I’ve always been a hopeless introvert. I love the sound of silence and don’t make friends very easily. I think, for any relationship to maintain its course — there needs to be a reasonable amount of time spent together. I’ve lost many friends who didn’t change as quickly as me. Thankfully, the ones who mattered, stuck on.

Losing sight of home

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Home – Iceland

They say, home is where the heart is. The problem with being a serial taveller, is that, you lose your heart too often. It’s like falling in love again and again. And that makes coming back — all the more difficult.

Developing new palates

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Momos – Shillong, India.

Food is the key to survival. If you can’t adapt, you won’t be able to survive. I’m a picky eater with a weak stomach, who’s a pseudo vegetarian. I’ve realised, the hard way, when you’re hungry — you’ve got eat what you have to.

Turning into obsessive savers

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Modes of transport – Kamshet, India.

We fund our own trips. That calls for big sacrifices and realizing the difference between — what we really need vs what we crave. Bigger the trip — longer it takes to plan and start the saving pool. In the long run, it helps you throw out all the fancy things in life and makes you appreciate the small pleasures.

Soon enough your body will tell you to QUIT

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On the top – Himachal Pradesh, India.

And that will happen long after those concerned family warnings. With each successive trip, we tried to walk, more than the earlier one. Without the right preparation, my knee took a beating. But, it also showed us, that you need to have a higher level of fitness. Nothing comes easy.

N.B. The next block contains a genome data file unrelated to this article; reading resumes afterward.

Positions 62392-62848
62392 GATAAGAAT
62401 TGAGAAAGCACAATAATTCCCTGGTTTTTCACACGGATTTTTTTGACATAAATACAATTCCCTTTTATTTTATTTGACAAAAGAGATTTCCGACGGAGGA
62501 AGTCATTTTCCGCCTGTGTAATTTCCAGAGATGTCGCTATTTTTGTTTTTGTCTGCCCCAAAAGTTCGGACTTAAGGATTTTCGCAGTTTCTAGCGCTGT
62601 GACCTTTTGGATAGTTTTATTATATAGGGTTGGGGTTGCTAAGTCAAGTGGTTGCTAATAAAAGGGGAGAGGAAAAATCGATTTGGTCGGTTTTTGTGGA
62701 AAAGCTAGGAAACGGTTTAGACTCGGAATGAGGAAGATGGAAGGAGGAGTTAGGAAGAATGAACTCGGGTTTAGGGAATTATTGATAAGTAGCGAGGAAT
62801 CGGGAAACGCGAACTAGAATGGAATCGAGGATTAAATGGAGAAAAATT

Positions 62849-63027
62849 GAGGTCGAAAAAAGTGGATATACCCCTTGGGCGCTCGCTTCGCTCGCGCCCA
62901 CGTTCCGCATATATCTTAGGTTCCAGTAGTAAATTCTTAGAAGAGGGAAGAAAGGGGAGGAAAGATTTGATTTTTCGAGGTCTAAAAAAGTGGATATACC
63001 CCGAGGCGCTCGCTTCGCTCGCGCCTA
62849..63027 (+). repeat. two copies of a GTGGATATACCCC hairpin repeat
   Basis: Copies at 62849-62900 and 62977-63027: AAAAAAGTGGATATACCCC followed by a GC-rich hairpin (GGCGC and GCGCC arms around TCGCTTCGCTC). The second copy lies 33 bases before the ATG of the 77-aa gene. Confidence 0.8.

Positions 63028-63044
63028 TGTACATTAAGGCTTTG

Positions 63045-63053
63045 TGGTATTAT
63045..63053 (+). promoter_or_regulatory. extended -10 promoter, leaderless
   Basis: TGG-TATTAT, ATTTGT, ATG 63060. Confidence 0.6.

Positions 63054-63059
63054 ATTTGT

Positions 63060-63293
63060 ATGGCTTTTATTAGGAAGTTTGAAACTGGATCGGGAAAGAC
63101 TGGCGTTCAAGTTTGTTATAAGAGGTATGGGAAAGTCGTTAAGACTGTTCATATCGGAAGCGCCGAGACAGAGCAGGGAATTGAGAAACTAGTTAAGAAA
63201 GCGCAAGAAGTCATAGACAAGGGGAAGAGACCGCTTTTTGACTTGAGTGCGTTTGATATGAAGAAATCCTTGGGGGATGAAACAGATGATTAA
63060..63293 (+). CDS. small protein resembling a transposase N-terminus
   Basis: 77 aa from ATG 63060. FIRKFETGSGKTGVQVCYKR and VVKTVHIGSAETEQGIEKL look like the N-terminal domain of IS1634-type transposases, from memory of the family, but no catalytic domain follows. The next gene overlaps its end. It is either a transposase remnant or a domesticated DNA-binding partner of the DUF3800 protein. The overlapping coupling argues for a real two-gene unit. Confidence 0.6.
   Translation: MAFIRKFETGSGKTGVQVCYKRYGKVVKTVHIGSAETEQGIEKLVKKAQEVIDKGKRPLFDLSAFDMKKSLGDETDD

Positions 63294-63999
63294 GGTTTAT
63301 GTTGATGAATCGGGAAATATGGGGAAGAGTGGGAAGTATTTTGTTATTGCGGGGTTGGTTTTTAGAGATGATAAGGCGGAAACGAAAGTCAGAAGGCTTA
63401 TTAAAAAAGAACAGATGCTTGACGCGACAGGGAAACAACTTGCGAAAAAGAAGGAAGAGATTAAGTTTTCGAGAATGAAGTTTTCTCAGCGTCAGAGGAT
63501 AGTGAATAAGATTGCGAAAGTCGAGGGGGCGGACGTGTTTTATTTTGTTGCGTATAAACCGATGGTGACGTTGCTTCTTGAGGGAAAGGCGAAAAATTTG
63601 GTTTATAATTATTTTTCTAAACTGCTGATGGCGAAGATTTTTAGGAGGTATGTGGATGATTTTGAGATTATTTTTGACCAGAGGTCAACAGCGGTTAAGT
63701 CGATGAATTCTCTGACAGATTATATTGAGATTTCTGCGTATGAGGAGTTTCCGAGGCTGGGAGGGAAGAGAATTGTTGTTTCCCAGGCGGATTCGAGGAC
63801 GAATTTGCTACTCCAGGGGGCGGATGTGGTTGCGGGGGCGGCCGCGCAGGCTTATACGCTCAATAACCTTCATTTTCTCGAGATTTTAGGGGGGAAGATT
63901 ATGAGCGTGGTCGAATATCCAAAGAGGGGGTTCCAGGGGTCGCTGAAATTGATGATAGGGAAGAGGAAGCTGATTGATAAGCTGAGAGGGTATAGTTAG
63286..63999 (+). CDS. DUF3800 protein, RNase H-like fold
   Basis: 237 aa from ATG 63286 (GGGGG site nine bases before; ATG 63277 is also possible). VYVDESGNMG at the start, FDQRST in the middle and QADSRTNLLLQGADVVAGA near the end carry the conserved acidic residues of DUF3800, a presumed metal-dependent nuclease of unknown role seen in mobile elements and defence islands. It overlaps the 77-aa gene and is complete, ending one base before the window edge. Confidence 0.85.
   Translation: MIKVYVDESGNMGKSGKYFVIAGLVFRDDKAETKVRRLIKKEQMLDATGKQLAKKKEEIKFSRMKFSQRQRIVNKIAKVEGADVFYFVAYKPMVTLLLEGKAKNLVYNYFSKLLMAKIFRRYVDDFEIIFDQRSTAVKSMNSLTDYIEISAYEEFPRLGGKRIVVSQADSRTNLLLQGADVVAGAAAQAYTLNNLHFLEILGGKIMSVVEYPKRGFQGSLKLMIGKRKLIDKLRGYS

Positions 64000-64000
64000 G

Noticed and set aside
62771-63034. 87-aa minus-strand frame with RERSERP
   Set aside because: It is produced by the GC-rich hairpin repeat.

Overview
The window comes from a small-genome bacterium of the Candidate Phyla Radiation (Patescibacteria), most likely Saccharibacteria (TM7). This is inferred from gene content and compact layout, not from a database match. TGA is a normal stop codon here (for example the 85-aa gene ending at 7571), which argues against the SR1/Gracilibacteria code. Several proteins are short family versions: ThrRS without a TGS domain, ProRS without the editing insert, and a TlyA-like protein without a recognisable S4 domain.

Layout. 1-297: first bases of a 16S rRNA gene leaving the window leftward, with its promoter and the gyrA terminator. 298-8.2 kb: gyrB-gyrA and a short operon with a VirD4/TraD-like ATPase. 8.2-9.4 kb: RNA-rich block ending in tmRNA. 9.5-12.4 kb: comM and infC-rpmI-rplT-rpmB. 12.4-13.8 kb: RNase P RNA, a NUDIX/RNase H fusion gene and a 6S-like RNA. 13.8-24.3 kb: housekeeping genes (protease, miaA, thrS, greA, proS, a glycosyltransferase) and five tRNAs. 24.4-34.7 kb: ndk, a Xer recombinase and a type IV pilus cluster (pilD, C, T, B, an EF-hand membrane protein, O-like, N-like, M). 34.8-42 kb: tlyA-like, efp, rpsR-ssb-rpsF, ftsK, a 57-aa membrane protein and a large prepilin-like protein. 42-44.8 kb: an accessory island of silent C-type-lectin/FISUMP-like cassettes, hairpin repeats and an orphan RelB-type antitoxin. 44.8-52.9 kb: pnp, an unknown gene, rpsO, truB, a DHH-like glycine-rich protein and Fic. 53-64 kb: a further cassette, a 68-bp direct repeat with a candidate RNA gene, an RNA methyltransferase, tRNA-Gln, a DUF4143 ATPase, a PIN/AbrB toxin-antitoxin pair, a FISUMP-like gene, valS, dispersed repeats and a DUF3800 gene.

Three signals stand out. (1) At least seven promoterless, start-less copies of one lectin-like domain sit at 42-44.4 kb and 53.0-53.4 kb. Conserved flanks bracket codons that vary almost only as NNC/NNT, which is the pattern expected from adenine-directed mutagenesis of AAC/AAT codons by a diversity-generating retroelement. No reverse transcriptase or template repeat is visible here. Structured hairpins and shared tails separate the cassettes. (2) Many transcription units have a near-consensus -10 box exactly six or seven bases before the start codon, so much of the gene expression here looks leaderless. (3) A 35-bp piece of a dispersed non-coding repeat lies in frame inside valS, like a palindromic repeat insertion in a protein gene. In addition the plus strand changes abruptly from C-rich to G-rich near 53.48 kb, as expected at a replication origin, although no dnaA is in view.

Saying Goodbye

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The generation gap – Busan, SK.

I think the toughest part of any trip is — saying goodbye. Even if our families are scattered, strangely, the minute we leave for a trip, the phone lines keep buzzing. Saying goodbye is never easy.

I can continue with the list. There are so many things that travellers won’t tell you. Those edited photos and inspirational words, hide more, than they disclose. And there’s one more thing. Travel is addictive. Once you succumb to it — it’s hard to get away. The ‘real’ world might cease to exist and the only high you might ever get — might be on a trip.

 

 

40 responses to “The Flipside of Travel

  1. Very beautiful article. So true. Traveling is hard work. There is so much beyond travelogues and photos.
    The best part of it all, you love doing it. You love all the hard work because of the joys traveling brings.
    Saying good bye is indeed so tough. You kind of miss a place but more often you miss you in that place:)

    • Thanks, Divyakshi! 🙂 Can’t have it all, I guess. 🙂 Sometimes, I wonder, if we could stagnate and lead a normal life. Never venture out of our city or country. I guess, we’d be unhappy! Who knows?